If you’re looking for a chewy, gooey, fudge-like brownie, we’ve got recipe for you. It involves adding a surprising ingredient — dates! — to boxed brownie mix .
In an effort to reduce the calories in box-mix brownies, we often use Greek yogurt to replace most of the oil called for in the directions. Many brownie mixes call for half a cup of oil. That ingredient alone adds nearly 1,000 calories to a batch of brownies. That same quantity of low-fat Greek yogurt has a little more than 100 calories.
Over the past several months, every time I reached for a brownie mix in my cupboard, I had to push aside a bag of dates. And each time, I asked myself: “What am I going to do with these dates?” Years ago, I used to make brownies with puréed prunes in place of the oil. The prune puree gave the brownies a fudgy texture and really enhanced the chocolate flavor. I thought dates might do the same thing.
Native to the Middle East, dates are the fruit of the date palm tree. They’re naturally sweet and rich in fiber, and they also provide potassium, iron and calcium.
I needed to get the dates into a puréed form and started by rehydrating them in very hot coffee to give the brownies a café mocha flavor. (You can use water in place of the coffee if you prefer.) Because my dates were rather dry, their coffee bath lasted about an hour. I then used an immersion blender to purée the dates and coffee into a smooth sauce that had the consistency of a thin pancake batter. This date and coffee mixture should measure three-fourths of a cup.
Though there are several varieties, you will likely find deglet noor dates or medjool dates at the grocery store. Either variety will work well in today’s recipe. Buying them pitted is a real time saver.
If you’re looking for additional ways to use dates, try them in quick breads, muffins, cookies, energy bars, salads, slaws, couscous and pilaf dishes, or chopped on top of oatmeal, yogurt or rice pudding. The ideas are endless.
Darlene Zimmerman is a registered dietitian in Henry Ford Hospital’s Heart & Vascular Institute. For questions about today’s recipe, call 313-972-1920.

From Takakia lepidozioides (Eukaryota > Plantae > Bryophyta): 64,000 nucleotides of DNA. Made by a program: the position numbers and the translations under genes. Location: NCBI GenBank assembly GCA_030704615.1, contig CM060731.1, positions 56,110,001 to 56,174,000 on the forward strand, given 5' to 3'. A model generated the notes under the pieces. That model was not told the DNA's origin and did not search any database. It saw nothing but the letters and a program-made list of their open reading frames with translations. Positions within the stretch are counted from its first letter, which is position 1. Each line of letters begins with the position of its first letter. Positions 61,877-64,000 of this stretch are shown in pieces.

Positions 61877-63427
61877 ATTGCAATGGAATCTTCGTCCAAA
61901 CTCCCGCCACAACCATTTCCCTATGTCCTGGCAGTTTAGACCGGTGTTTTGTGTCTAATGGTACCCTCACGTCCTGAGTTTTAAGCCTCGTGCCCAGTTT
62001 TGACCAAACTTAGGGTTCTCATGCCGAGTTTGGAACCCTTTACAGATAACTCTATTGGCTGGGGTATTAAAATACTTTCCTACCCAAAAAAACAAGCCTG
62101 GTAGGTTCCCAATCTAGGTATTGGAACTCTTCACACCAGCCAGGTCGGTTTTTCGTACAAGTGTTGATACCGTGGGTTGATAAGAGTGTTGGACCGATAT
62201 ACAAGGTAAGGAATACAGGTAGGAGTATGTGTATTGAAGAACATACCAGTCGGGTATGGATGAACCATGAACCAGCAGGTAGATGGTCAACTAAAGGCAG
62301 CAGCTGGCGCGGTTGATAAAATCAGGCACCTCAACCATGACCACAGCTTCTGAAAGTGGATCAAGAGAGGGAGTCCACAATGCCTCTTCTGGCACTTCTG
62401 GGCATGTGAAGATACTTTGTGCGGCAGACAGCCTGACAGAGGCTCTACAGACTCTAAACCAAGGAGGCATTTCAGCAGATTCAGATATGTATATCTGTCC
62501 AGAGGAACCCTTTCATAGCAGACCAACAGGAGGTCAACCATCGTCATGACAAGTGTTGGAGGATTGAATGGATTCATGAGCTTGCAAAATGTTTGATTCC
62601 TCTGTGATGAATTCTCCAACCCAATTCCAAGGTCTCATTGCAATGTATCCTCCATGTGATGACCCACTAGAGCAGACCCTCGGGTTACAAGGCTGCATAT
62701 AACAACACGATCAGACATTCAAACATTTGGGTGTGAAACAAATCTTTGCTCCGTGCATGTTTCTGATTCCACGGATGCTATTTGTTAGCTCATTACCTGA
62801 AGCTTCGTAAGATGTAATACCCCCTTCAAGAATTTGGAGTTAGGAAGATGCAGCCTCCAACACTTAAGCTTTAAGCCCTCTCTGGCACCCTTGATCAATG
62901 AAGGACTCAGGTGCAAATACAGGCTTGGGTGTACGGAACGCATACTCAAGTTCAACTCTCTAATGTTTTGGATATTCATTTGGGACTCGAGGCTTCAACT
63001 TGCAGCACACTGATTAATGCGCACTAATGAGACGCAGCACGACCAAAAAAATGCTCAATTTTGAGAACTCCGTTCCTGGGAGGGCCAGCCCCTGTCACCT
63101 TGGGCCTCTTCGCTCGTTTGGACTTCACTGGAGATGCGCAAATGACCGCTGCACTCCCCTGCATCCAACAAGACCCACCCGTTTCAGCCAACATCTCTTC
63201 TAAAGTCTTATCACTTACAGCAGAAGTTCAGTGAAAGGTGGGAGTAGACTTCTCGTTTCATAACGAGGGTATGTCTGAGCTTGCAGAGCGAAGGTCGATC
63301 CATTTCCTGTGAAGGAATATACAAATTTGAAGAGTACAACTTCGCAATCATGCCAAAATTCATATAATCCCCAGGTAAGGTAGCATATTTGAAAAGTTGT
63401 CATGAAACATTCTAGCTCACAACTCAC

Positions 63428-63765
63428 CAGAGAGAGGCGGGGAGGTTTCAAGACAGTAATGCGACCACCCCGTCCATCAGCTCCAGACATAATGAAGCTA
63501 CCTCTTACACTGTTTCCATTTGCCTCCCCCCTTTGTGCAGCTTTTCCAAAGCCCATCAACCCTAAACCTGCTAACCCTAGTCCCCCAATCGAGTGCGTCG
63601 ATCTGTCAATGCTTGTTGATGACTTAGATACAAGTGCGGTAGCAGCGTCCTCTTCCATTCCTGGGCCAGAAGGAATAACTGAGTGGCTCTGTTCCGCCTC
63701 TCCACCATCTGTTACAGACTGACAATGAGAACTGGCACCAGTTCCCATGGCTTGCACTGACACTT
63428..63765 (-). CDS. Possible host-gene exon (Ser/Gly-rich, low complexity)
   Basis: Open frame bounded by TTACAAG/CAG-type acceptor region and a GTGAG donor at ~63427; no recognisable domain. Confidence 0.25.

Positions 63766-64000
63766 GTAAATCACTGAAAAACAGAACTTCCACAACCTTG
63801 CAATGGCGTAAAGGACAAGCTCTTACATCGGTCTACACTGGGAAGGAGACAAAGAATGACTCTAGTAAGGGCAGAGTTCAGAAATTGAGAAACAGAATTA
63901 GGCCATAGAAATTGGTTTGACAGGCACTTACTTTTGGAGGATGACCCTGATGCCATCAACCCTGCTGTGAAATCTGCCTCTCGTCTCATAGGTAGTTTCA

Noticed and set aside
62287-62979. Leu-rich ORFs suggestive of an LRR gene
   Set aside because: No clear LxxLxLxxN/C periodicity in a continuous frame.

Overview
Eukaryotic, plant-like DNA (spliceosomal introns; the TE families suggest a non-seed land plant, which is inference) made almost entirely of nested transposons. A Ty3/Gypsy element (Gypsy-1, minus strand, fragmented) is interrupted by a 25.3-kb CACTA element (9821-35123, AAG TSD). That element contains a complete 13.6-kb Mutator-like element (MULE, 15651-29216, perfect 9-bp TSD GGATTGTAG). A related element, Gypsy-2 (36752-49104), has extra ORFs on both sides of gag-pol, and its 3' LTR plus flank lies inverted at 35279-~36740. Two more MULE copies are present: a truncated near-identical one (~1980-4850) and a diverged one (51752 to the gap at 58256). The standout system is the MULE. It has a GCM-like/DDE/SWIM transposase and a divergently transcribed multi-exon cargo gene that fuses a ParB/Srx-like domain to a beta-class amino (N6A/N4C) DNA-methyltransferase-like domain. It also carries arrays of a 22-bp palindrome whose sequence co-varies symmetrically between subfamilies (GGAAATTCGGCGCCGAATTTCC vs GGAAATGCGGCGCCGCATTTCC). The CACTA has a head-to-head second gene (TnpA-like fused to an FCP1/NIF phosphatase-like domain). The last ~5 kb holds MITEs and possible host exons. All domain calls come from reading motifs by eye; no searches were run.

Pecan and Date Brownies
Serves: 16 / Prep time: 1 hour (includes soaking time for dates) / Total time: 1 hour and 35 minutes
Vegetable oil cooking spray
½ cup dried dates
½ cup very hot coffee or water
1 box (18.3 ounce) brownie mix
1 large egg
1 tablespoon vegetable oil
½ cup pecan or walnut halves, chopped
Preheat oven to 350 degrees and coat a 9-by-9-inch pan with cooking spray. Place dates in a small bowl, cover with very hot coffee or water and allow to sit for an hour. Using an immersion blender, food processor or blender, purée dates and coffee until smooth. (Consistency should resemble a thin pancake batter and will yield ¾ cup of pureed liquid.) Place brownie mix in a large bowl and add date mixture, egg, oil and pecans. Mix according to package directions. Spread batter into prepared pan and bake 30 to 35 minutes or until done.
Allow brownies to cool before cutting.
Created and tested by Darlene Zimmerman, MS, RD, for Heart Smart®.
171 calories (21% from fat), 4 grams fat (0 grams sat. fat, 0 grams trans fat), 33 grams carbohydrates, 2 grams protein, 104 mg sodium, 13 mg cholesterol, 7 mg calcium, 2 grams fiber. Food exchanges: 2 starch, ½ fat.
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